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China's exports unexpectedly rose in April for the first time this year, taking some pressure off manufacturers in the world's second-largest economy after the coronavirus pandemic battered demand and disrupted manufacturing supply chains.
April's better-than-expected outcome followed an improvement in March, but the outlook for China's exports remains bleaks as the health crisis around the world is sparking fears of a global recession. Slowing global growth and mounting job losses will likely dampen demand for Chinese goods for months to come.
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Overseas shipments in April rose 3.5% from a year earlier, marking the first positive growth since December last year, customs data showed on Thursday.
That compared with a 15.7% drop tipped by a Reuters poll of economists and a 6.6% plunge in March.
The sharp fall in China's exports and imports earlier in the year eased in March as factories resumed production, but analysts expect pressures to persist as the coronavirus crisis shuts down economies around the world.
"April shipments may have been boosted by exporters making up for shortfalls in the first quarter due to supply constraints then," Louis Kuijs of Oxford Economics said in a note.
"(But) in any case, as heralded by the weakness of new export orders in the PMIs, exports should weaken significantly in the near term as China's key trading partners fall into deep recession, although our baseline forecast sees global demand recovering in the second half."
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Imports sank 14.2% from a year earlier, the biggest contraction since January 2016 and below market expectations of an 11.2% drop. They had fallen 0.9% the previous month.
The soft imports reading was due to weak domestic demand and declines in commodity prices. The shutdowns outside China also dealt a heavy supply shock to the country's importers.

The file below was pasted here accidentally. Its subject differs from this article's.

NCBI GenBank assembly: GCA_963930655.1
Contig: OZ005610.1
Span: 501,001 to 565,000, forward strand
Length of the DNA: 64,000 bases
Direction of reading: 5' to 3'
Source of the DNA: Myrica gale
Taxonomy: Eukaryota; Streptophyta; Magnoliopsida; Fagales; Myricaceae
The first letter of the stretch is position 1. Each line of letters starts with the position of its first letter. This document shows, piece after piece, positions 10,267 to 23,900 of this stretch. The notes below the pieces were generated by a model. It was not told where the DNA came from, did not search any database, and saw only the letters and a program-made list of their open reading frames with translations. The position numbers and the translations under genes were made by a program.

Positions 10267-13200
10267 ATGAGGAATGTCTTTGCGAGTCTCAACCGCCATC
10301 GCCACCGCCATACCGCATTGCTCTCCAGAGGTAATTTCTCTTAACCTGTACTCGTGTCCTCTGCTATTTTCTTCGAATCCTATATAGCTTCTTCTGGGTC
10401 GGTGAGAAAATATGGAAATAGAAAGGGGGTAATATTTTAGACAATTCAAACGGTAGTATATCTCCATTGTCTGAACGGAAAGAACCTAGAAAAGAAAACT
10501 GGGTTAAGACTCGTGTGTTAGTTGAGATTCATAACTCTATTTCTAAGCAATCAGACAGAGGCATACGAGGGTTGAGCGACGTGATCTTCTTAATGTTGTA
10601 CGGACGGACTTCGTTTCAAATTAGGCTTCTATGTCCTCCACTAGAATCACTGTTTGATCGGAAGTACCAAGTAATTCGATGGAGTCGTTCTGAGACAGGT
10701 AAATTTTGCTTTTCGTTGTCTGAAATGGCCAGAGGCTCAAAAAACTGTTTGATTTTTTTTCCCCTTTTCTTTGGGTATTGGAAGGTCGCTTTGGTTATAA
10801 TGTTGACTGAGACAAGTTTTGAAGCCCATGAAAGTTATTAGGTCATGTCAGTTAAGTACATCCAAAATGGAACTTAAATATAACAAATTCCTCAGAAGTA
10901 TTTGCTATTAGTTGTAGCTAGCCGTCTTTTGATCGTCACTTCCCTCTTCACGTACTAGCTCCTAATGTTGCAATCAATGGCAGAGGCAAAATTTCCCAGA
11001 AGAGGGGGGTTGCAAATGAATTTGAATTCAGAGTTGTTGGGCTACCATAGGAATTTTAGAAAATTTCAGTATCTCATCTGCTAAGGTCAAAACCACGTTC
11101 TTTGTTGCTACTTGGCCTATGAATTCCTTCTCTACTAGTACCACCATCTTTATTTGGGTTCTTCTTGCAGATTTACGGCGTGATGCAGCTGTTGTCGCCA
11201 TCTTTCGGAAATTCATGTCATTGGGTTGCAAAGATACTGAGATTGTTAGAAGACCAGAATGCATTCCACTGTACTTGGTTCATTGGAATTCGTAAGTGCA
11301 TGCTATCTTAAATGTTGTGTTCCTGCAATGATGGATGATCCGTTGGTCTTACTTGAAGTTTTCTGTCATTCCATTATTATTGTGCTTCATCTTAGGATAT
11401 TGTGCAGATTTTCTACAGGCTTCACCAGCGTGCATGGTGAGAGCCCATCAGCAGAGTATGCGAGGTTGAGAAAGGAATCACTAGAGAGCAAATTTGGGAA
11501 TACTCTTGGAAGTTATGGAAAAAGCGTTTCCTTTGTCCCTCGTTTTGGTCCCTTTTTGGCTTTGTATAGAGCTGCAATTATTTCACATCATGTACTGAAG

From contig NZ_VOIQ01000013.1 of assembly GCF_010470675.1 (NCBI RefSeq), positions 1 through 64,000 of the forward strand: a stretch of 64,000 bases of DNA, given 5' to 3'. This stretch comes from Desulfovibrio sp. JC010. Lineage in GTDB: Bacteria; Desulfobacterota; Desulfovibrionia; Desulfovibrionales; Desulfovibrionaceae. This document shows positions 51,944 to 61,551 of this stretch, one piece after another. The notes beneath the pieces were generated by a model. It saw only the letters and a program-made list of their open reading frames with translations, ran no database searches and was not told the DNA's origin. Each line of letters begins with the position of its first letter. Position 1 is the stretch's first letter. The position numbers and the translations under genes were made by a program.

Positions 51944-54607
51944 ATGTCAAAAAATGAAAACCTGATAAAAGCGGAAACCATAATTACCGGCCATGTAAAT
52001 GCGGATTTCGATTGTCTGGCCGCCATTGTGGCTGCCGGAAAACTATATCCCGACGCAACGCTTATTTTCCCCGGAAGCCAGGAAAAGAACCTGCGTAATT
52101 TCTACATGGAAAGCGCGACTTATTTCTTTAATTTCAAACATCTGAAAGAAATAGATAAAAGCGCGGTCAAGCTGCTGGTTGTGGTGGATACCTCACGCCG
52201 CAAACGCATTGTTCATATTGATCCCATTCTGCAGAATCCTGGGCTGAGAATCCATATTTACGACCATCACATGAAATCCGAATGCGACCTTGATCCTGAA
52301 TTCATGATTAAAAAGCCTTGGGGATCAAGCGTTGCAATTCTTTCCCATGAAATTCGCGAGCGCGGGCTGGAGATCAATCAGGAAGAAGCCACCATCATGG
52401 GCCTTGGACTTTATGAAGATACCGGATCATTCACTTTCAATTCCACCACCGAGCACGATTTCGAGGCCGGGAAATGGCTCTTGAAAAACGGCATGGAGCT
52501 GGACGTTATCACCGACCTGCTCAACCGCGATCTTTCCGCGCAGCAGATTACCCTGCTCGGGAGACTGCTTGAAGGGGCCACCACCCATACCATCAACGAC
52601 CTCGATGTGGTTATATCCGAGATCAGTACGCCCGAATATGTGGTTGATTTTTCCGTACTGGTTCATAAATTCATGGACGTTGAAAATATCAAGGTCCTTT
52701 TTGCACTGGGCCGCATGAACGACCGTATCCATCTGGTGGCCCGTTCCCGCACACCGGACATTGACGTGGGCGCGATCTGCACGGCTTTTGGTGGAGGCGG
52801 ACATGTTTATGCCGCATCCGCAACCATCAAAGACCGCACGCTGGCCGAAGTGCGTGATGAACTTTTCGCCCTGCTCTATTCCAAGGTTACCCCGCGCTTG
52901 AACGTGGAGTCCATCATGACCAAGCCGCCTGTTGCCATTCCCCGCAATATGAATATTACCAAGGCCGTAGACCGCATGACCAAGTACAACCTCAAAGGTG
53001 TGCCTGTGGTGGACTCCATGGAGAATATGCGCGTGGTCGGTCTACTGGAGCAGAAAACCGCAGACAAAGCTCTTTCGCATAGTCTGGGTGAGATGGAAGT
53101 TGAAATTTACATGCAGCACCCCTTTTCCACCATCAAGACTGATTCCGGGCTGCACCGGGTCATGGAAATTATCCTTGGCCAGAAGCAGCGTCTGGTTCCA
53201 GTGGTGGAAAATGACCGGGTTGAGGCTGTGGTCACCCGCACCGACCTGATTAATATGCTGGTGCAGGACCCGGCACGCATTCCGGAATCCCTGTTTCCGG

China's trade surplus for the period stood at $45.34 billion, compared with an expected $6.35 billion surplus in the poll and a surplus of $19.93 billion in March.
Both official and private factory surveys for April showed sub-indexes for export orders scaled back sharply, suggesting stronger external headwinds even as some countries have eased lockdowns.
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With the coronavirus under control domestically, China's economy has begun to open up again as authorities loosen draconian restrictions including stay-at-home orders.
But many factories are grappling with slashed or cancelled overseas orders after reopening as global demand remains tepid. Many are faced with rising inventory and falling profits, and some have let workers go as part of cost-cutting efforts.
Shaking off optimism of an immediate recovery, many economists have slashed their trade outlook for the near future.
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"We expect export growth to slump further to -30.0% in Q2 from -13.3% y-o-y in Q1 and real GDP growth to remain negative at -0.5% y-o-y in Q2," said analysts with Nomura in a research note prior to the data release.
(Additional reporting by Lusha Zhang; Editing by Jacqueline Wong)